A.I. P.I. by Ian Patrick Williams
ABOUT THE BOOK
In the near future, a paranoid society overreacts to the newly created race of advanced androids that are overloading the job sector. By popular demand, the androids are denounced as second-class citizens and relegated to life in a metallic ghetto. Among them is former police officer RMD3000, or Raymond, now forced to eke out a living as an Artificially Intelligent Private Investigator.
A missing heir, a new designer drug, a robo-phobic televangelist running for President: all are elements of Raymond’s latest case that he must solve while eluding the police state that has vowed to hunt him down and dismantle him.
What the hell had Charlie Gale gotten himself into?
Raymond (RMD3000), Artificial Intelligence Private Investigator (A.I. P.I.), may be able to get paid for his services this time. Dorothy Gale (yes, that’s her name), a young woman with means is looking for her missing brother, Charlie. However, the search for Charlie may be the death of Raymond. The more he digs, the more bodies pile up and his former police colleagues are looking at him as the suspect.
There in the shadows was a heavy wooden door with a sign on it reading ‘No Animals or Robots’. Nice to know where you rank in the scheme of things.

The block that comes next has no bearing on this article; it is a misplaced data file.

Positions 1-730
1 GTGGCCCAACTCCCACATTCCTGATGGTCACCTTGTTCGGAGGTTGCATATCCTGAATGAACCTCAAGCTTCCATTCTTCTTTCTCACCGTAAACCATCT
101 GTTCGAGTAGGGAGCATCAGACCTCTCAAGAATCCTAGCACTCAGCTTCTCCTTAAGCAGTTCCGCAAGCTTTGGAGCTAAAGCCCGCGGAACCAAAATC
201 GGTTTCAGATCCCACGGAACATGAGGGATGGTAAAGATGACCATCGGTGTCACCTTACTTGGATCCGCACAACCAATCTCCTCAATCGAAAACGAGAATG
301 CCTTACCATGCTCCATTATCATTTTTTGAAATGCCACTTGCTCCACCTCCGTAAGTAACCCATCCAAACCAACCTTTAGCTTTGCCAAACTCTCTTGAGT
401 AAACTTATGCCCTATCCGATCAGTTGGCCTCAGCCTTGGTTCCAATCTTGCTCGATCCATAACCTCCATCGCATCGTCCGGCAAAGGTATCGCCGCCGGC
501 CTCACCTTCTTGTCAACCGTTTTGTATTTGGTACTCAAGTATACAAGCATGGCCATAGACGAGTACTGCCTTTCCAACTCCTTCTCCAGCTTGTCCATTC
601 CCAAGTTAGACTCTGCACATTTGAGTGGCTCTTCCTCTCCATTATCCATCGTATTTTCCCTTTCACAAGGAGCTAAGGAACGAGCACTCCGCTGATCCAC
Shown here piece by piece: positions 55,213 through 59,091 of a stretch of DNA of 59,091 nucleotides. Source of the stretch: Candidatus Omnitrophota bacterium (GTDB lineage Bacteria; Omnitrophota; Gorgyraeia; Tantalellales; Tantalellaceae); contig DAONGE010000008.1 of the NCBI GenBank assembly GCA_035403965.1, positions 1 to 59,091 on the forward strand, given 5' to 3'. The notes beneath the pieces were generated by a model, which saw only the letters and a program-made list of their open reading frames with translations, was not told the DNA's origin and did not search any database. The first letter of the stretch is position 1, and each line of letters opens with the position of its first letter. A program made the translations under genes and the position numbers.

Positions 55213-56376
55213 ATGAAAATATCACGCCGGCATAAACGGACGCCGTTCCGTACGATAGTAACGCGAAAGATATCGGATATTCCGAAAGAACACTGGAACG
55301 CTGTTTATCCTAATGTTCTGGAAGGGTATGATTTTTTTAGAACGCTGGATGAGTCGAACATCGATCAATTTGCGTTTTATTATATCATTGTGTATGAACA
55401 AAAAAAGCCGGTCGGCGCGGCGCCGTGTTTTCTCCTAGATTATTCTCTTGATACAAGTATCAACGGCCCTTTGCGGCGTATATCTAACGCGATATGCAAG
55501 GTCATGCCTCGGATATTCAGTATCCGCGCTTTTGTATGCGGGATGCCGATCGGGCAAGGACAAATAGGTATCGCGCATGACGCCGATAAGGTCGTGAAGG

After the human race built the new model androids “it caused an uneasiness that hit them where they lived—now when they looked at us, they weren’t exactly sure what was returning their look.” So all androids were sacked and relegated to a seedy part of town. Raymond is a smart-ass ex-cop android who is feared by society, discriminated against daily, and if he doesn’t play it just right, is going to the dismantling station.
Williams brilliantly uses allegories from The Wizard of Oz to represent Dorothy Gale’s innocence in a world unknown, using the derogatory term “Tinman” for all androids, and Raymond’s discussion with Dorothy about not having a heart, but risking everything to save her.
The missing person aspect with all its twists and turns is cleverly written as a 1940 noir detective novel. I really liked the mystery, but Raymond’s idiosyncracies and philosophies were what kept me glued to the pages. His love for print books, fedoras, and trench coats, were faultless, but his quick sarcastic wit had me laughing out loud and reading excerpts to my significant other.
I applaud Mr. Williams’ debut novel and hope to read more in the future. Highly recommend!!
Thank you to Mr. Williams and AXP Books for giving me the opportunity to review this book with no expectation of a positive review given.
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ABOUT THE AUTHOR
A.I. P.I. is his first novel.